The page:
A woman becomes pregnant when one of her eggs becomes fertilised by a sperm. This usually happens after sexual intercourse, which takes place when the penis is placed inside the vagina and the man has an orgasm and ejaculates sperm. The penis needs to be erect in order for this to happen.
At the height of sexual excitement, also called an orgasm, millions of sperm spurt out of the penis into the vagina. Sometimes, when a man has an ejaculation near the opening of a woman's vagina, the sperm can also swim up the vagina towards the uterus. A woman can fall pregnant whether she has an orgasm or not. Some of the sperm travel through the uterus to the fallopian tubes. Here sperm can survive for between five and seven days.
If there is an egg in one of these tubes, one of the sperm cells can fertilise it and form a single cell. (The egg is 85, 000 times larger than the sperm cell, but it doesn't really make a difference). There is only an egg in the fallopian tube if a woman has ovulated.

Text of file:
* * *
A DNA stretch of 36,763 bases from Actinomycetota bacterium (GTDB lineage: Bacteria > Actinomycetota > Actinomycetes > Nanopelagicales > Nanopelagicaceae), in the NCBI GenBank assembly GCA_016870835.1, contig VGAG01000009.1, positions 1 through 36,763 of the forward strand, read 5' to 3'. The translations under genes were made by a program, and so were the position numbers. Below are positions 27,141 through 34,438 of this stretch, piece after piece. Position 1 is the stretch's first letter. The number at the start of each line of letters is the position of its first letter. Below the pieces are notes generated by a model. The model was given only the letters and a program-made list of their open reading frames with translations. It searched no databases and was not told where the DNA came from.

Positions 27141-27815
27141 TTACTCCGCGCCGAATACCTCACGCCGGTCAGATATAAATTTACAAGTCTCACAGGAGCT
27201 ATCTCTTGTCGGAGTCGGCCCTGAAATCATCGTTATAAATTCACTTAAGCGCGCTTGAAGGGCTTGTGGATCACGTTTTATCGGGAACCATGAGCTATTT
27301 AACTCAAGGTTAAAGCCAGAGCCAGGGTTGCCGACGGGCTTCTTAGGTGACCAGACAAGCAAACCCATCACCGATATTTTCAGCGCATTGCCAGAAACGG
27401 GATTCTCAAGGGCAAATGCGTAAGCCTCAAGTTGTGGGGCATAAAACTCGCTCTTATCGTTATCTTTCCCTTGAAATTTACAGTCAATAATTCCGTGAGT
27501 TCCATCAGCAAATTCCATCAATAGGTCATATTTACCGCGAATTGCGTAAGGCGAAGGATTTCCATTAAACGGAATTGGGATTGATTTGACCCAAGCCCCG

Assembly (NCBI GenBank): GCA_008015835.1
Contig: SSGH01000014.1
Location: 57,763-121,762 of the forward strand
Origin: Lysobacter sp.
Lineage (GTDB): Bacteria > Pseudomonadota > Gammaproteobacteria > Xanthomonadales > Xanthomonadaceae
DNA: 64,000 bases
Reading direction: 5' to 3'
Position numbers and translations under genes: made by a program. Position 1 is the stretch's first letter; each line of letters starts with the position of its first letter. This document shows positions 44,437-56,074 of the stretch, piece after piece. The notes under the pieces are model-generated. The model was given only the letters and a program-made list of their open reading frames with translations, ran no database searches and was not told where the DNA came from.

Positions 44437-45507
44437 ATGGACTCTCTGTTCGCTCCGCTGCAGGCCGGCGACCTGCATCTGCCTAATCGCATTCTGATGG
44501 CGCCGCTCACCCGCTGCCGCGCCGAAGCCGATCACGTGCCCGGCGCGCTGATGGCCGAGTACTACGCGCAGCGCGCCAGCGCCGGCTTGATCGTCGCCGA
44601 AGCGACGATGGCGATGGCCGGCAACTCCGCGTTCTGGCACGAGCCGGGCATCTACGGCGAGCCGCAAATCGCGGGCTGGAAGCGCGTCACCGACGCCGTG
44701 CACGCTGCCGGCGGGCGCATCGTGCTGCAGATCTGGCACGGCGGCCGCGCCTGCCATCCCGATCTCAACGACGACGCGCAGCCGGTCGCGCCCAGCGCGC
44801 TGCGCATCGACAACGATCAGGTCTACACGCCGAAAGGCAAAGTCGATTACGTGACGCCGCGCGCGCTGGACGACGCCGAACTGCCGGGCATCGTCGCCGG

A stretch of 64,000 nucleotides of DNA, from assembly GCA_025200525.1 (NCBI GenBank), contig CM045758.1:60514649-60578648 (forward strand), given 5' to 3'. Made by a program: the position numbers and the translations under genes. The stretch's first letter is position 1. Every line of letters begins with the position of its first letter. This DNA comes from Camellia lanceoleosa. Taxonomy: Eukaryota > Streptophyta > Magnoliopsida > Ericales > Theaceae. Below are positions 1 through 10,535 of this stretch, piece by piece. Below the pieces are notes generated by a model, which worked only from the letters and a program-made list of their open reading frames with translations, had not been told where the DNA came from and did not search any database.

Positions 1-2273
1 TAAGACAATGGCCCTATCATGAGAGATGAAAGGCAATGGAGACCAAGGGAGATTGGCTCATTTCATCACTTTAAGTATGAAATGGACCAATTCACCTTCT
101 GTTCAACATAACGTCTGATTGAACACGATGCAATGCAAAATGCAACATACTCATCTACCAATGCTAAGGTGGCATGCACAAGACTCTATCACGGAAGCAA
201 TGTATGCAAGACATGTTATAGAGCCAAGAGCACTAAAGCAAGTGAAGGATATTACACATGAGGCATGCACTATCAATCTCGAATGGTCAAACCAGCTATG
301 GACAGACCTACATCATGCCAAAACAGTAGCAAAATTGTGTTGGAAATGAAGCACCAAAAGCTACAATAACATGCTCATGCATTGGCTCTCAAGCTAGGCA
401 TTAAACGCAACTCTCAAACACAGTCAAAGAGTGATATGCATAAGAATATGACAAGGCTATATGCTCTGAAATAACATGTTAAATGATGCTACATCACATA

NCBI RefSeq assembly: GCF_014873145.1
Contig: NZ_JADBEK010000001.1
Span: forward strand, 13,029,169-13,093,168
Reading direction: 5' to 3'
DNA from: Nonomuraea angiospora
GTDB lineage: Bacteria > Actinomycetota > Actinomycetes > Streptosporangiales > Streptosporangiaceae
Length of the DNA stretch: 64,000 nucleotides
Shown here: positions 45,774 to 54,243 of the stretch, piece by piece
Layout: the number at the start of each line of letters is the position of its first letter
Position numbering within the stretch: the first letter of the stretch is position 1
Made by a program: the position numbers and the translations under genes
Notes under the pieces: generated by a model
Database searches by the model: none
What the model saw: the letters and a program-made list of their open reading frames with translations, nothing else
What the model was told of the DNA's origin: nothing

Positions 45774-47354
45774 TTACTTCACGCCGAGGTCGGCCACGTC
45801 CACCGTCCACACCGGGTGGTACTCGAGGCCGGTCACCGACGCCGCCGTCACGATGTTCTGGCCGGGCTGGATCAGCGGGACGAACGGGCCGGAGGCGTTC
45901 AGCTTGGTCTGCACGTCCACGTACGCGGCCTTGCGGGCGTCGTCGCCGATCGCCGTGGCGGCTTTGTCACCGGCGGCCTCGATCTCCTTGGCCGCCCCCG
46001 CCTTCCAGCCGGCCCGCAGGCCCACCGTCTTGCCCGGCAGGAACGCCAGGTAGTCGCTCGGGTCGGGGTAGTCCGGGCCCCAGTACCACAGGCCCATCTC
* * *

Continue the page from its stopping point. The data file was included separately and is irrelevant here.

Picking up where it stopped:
This single cell then attaches itself to the lining of the uterus more or less nine days after fertilisation – and the cycle of life begins all over again. Inside this tiny cell is the baby's genetic coding for life. It is only in the last few decades that scientists have begun to understand how this genetic coding works and what role chromosomes and DNA play in everyone's lives.
The uterus can stretch slowly to accommodate a fully-developed foetus, the term by which a baby is known before it is born. Birth takes place more or less nine months after fertilisation, usually through the vagina, which can stretch in all directions to let the baby out. This process is called labour and can last anything from an hour or two to a day. If the baby cannot be born through a woman's vagina, it can be removed directly from the uterus. This is called a Caesarean section.
(Health24, updated June 2010)